GPSPATRON is facilitated to protect GNSS-dependent infrastructure against GNSS spoofing/jamming or other GNSS signals anomalies that cause time/position accuracy degradation. GPSPATRON uses a 3-channel GP-Probe with triple-spaced antennas. The probe measures various signal parameters of all discernable satellites and sends it to the GP-Cloud for real-time data analysis. The GP-Cloud uses a neural network for anomalies detection. If an inconsistency is discovered, algorithms classify its type: jamming or spoofing (intentional or unintentional).
GPS/GNSS spoofing is not a novel problem for GNSS experts, but 95% of cybersecurity professionals are not familiar with the issue. The main source of synchronization of critical infrastructure is a time server with a GNSS module, which is ultra-sensitive to spoofing. Thanks to the proliferation of low-cost SDR and open-source software for counterfeit satellite signal generation, the problem is becoming critical.
Nowadays, anyone can conduct a spoofing attack on a bank’s processing center in 15 minutes with $ 200 HackRF One and software downloaded from GitHub (e.g., osqzss/gps-sdr-sim). There are also many files on the Internet with exhaustive instructions about spoofing/jamming.
Authorities for VIP protection against drones actively utilize GNSS spoofing. AArmed Forces use GNSS spoofing during military exercises and for base protection against UAF.
Persons use a GPS spoofer to:
- Mislead vehicle tracking systems;
- Cheat services with geolocation: carshare, bike-share, Pokemon Go;
GPSPATRON detects GNSS spoofing/jamming events every day, with a duration from a few minutes to several days.
In early 2019, a non-profit organization C4ADS released a report on the use of GPS spoofing — ABOVE US ONLY STARS. There were 9883 emergency events registered over the two years of research.
When GNSS spoofing is used in a densely populated city, then banks, cellular base stations, smart power grids, and other GNSS-dependent infrastructure can depreciate from this attack.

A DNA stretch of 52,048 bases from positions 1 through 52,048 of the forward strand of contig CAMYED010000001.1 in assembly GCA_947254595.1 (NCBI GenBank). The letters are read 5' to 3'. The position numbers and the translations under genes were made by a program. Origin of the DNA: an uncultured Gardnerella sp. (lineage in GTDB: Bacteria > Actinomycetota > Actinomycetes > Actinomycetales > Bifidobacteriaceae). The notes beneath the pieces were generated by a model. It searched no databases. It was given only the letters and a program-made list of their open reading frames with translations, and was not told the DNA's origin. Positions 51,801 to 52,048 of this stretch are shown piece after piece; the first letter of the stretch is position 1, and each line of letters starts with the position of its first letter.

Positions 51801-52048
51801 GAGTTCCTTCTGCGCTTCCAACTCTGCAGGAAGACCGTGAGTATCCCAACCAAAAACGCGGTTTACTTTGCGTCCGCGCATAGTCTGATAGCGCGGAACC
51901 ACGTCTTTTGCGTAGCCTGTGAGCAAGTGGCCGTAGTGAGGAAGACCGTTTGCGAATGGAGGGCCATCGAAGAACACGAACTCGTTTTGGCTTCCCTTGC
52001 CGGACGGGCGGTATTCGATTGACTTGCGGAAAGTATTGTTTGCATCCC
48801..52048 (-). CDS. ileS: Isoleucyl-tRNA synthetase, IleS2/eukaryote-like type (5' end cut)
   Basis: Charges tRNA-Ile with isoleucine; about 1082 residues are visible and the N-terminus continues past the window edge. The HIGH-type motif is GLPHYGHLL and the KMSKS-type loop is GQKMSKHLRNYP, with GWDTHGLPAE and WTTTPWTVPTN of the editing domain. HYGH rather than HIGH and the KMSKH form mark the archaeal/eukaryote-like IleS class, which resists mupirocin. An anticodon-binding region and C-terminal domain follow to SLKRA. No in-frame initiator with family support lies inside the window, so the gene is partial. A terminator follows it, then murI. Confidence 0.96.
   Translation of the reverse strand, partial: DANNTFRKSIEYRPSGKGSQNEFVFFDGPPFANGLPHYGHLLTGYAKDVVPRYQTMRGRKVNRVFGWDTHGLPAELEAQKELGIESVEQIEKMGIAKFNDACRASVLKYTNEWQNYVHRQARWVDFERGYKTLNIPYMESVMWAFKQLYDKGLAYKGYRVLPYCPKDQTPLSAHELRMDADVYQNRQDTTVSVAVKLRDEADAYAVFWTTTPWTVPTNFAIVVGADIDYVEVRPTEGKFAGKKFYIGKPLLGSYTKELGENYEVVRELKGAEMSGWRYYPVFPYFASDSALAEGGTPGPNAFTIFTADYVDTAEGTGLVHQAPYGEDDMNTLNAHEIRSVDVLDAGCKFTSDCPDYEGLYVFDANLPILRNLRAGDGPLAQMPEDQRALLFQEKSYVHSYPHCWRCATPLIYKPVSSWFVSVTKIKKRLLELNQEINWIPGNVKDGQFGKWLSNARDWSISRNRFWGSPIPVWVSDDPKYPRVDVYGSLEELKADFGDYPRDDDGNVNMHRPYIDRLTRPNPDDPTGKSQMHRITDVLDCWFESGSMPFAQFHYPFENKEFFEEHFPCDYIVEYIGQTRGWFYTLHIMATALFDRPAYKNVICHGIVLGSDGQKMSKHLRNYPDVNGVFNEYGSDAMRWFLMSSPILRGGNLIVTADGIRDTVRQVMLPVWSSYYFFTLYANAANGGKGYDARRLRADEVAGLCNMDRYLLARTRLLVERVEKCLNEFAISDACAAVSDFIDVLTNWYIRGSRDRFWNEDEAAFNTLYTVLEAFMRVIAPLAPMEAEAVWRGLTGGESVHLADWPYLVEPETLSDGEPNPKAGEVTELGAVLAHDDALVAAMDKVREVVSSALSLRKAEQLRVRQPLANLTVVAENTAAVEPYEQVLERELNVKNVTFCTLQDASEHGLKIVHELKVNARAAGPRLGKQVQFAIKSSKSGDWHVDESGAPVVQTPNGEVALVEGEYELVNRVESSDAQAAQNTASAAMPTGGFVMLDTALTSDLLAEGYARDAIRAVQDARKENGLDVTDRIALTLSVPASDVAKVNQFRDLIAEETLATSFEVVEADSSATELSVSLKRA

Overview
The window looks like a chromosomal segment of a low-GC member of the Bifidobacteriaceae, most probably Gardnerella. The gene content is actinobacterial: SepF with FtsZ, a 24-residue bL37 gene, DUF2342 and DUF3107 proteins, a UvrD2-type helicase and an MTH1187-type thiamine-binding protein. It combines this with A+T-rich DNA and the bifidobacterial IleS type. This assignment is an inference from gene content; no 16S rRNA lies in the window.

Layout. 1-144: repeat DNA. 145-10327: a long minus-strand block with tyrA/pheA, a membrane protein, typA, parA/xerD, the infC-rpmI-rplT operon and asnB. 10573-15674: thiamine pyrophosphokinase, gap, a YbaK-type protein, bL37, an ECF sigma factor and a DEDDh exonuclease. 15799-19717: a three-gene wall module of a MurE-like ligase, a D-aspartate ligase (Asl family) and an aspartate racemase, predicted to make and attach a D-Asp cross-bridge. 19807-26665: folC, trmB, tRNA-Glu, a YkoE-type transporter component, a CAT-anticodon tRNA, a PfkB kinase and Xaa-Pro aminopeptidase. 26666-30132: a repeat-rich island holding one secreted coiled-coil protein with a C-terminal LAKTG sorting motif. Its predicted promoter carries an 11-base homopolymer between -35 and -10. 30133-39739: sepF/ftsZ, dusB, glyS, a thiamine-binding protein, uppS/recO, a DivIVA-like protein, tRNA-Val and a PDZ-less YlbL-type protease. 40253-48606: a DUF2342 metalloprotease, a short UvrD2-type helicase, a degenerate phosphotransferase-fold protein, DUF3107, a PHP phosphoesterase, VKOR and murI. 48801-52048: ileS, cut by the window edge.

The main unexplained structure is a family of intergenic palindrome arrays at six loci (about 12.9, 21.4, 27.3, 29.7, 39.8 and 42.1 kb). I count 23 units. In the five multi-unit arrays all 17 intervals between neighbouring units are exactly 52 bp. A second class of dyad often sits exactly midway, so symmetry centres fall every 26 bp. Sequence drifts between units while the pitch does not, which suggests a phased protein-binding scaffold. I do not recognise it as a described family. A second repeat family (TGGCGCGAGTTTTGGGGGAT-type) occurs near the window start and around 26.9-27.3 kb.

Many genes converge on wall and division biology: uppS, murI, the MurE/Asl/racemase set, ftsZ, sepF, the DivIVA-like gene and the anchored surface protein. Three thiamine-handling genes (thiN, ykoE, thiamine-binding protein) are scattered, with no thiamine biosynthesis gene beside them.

We utilized our GPS spoofer to create a detection method. We developed various breach techniques, conducted hundreds of experiments, and evaluated the time servers of leading manufacturers.
There are many infringement scenarios, but we recognize two main categories: the deliberate and non-deliberate attack. In the case of a deliberate attack, the intruder simulates a signal in the phase center of the “target” antenna with identical parameters of the genuine signal. The power of counterfeit signals should be slightly higher than the power of authentic signals. As a result, an intruder can smoothly change the time and/or coordinates.
In the instance of a non-deliberate attack, the spoofer imitates bogus coordinate and time data. The power of “fake” signals should be several times higher than the original signal — about 30…50 dBs. This is called an asynchronous attack.
This is an unrefined classification, but we can affirm with confidence that all synchronous attacks are deliberate. The methods for detecting synchronous and asynchronous attacks vary, as are the responses of the navigation modules. An asynchronous attack can be identified with no trouble due to the sharp jumps in power, coordinates, and time.
GPSPATRON estimates the distortion of a navigation field and detects for anomalies using a neural network. Our system can only be deceived by many spoofers mounted on drones with synchronized atomic clocks, but it’s daunting to perform such an infraction in real life.
GPSPATRON for Spoofing Detection
1. Install the GP-Probe at a control point, e.g., near the time server.
2. The GP-Probe registers more than 900 parameters per second for all visible satellite GPS, GLONASS, BeiDou, Galileo, and sends this data to the cloud for processing.
3. The GP-Cloud analyzes the received data, detects and classifies anomalies, and calculates the probability of spoofing, interference power, and time/coordinates accuracy.
4. The GP-Cloud interface allows users to monitor the navigation field status in real time. The GP-Cloud API integrates the app into existing systems.
Dashboard for Spoofing and Jamming Analysis
The information is divided into two blocks on the dashboard:
- The current status of GP-Probes in real time
- Event statistics
The first block contains charts indicating the status of GP-Probes, detecting spoofing or jamming, and other GNSS parameters.
The second block displays information about the quantity and duration of registered events for a defined period.
All dashboard information is automatically updated in real time.
The status of the navigation field is visible at all control points on the map. Different icons indicate the status of each GP-Probe.
The numbers in the center of the icon disclose the probability of detecting the event. Click on any icon to get detailed status information and open the charts to perform in-depth scrutiny of all parameters.
The GP-Cloud registers spoofing and jamming events and display it in the Alarms table. You can view the tabled list of accidents with comprehensive information about the type, start/end time, and duration of each event. You can also click the chart icon to obtain a detailed analysis.
GP-Cloud sends notifications when registering each accident according to system settings. All performed actions are available for analysis: